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Packages to help tamariki involved in police matters

Mikayla Wright
Danae McConnell posing with distraction packs
Altrusa Chair Danae McConnell with distraction packs  Mikayla Wright

A non-profit community group is on a mission to support vulnerable tamariki and the Christchurch Police.

International non-profit organisation Altrusa has 19 Aotearoa clubs which run a number of projects every year. This is the first time the packs have been rolled out in Christchurch after one of the North Island clubs saw the need in the community and started them. The group put the packs together last week, ready for distribution shortly into local police branches and patrol cars. 

One hundred packs have been made, split up into three different age groups; 3-6, 7-9 and 10-13. Each pack contains a number of items to keep the children ‘distracted’ in a multitude of situations. 

President of Christchurch Altrusa, Margaret Simpson, says they’ve tried to give each of them something to hold and be interactive with, the older ones able to write notes down or draw. The packs also include activity sheets supplied by the police. Some items have been specifically made for the project, the finger puppets and marble mazes handmade by member Helen McNeill.

Distraction packs infographic
Distraction packs infographic Mikayla Wright
“They get to keep everything- it’s theirs, and we don’t want it back.”
Margaret Simpson

Simpson says similar initiatives have run in the past from Red Cross and other community groups, but they have tended to be for major disasters. These packs are differentiated by being geared towards more everyday scenarios. 

Constable James Marshall, from Phillipstown Neighbourhood Police Team, is involved in the facilitation of the packs into the Police. Marshall says there are rarely ever two situations the same but he can see many situations where the packs would be beneficial. This could include family harm episodes, motor vehicle accidents, investigations where police attend and during inquiries where police need to take the parent or caregiver focus away from their kids.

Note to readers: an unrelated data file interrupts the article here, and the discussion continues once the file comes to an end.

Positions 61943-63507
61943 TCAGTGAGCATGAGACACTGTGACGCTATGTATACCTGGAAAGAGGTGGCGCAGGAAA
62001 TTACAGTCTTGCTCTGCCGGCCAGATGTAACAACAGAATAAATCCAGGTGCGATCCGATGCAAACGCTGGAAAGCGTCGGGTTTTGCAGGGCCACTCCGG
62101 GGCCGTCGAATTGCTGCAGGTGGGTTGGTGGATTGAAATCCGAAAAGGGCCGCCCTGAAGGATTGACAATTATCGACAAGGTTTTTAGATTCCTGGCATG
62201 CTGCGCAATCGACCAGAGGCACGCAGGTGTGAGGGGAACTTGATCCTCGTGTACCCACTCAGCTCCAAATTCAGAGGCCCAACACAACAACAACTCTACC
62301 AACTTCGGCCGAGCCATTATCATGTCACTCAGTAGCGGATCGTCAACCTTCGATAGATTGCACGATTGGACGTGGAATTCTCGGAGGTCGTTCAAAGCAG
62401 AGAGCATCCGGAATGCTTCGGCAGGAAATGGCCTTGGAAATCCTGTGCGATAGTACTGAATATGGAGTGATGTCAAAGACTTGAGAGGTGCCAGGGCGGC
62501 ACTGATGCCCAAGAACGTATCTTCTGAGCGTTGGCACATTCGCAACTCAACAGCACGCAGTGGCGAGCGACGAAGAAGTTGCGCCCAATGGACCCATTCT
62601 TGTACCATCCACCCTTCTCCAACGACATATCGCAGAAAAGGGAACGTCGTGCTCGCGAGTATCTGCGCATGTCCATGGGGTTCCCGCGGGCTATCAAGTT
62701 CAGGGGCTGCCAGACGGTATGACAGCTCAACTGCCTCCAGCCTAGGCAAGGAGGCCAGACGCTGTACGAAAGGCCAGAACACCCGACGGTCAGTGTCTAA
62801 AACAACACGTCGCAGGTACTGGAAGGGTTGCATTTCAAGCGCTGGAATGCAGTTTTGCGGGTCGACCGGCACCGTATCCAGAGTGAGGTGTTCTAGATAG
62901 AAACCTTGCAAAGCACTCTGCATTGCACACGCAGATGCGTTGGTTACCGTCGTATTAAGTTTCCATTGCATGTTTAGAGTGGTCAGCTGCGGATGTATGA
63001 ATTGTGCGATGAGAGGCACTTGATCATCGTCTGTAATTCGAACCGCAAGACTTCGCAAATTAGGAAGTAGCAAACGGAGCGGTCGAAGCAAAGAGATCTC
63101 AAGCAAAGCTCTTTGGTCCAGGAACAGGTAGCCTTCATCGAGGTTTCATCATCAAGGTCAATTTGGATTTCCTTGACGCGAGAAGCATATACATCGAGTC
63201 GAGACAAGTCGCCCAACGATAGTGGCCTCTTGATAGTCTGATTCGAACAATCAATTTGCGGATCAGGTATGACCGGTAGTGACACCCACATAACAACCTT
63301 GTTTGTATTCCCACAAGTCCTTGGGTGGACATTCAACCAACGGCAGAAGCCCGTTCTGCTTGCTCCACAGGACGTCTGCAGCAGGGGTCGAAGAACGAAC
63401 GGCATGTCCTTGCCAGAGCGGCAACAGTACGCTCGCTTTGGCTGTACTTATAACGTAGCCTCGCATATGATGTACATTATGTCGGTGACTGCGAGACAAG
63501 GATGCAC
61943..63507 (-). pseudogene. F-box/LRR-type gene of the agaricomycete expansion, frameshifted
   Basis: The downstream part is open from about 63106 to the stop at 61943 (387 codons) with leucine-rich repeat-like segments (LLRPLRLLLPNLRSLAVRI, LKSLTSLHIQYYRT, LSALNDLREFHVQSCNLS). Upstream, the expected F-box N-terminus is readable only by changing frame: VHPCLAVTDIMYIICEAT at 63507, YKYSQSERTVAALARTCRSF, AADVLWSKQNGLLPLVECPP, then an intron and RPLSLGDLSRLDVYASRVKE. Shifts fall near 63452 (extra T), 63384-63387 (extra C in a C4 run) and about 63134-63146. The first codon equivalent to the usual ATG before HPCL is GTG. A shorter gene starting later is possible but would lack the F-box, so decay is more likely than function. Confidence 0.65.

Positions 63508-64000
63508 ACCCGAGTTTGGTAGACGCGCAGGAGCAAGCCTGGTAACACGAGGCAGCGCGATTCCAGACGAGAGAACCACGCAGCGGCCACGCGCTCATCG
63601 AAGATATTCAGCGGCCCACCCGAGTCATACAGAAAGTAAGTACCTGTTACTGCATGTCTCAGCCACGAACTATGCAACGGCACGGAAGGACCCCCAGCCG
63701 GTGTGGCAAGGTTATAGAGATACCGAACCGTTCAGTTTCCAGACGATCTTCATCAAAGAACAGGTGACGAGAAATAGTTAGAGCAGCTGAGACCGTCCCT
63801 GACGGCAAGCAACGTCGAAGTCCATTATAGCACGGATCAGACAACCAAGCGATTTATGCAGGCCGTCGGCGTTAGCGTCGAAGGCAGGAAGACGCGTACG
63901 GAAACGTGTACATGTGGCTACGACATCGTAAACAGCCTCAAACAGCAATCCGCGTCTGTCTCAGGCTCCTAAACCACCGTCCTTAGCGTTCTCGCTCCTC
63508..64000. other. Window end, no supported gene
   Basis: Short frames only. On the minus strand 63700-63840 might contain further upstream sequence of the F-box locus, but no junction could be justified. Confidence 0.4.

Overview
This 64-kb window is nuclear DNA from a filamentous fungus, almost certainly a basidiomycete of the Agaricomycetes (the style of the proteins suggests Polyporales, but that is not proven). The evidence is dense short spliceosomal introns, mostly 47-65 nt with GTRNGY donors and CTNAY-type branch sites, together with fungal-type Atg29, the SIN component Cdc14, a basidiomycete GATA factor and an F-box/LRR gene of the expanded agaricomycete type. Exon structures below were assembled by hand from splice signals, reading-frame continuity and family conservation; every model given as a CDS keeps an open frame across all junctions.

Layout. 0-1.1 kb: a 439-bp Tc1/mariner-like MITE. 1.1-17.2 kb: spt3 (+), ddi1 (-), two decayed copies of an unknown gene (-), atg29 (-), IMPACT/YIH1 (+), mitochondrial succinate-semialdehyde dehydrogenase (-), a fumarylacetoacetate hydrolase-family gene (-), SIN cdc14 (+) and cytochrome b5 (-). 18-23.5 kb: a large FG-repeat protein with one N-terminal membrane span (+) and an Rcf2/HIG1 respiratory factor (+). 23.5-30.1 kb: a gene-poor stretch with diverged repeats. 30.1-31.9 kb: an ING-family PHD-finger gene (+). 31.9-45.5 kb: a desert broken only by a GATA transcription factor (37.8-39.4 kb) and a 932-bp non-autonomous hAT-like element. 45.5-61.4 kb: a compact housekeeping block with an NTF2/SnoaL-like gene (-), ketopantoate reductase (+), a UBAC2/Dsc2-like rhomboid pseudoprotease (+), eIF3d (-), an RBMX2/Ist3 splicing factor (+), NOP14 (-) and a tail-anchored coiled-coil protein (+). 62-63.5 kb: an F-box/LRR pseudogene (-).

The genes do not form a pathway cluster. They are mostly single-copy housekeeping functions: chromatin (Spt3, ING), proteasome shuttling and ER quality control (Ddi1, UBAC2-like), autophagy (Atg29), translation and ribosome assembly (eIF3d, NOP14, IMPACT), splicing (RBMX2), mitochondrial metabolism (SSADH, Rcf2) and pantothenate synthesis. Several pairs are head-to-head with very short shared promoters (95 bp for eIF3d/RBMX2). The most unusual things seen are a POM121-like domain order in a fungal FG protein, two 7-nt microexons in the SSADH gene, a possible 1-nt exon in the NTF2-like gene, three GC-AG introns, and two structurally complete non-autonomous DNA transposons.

Marshall believes the packs have the potential to be effective in a number of ways. They may reduce the pressure on parents or caregivers when they are trying to speak with police and worrying about their kids. It’s also something to occupy a child’s mind from what they might have witnessed or experienced. They are also a way to show children a side of police interaction they might not have experienced.

Distraction packs in a pile
Distraction packs in a pile Mikayla Wright
“One thing I love about kids is how the simplest item can keep them occupied and bring a smile to their face.”
Constable James Marshall

Marshall explains family is a huge part of police culture so for many officers attending situations where these packs could be used, it can be very confronting for many reasons. He says being able to give something to a child, see a smile and help them feel special in a time of stress or uncertainty is very important not only to the child, their parent(s) or caregivers but also the attending officers.

Margaret Simpson says if it’s successful and police are happy, Altrusa Christchurch will look to continue making them as an annual event alongside their other fundraising projects.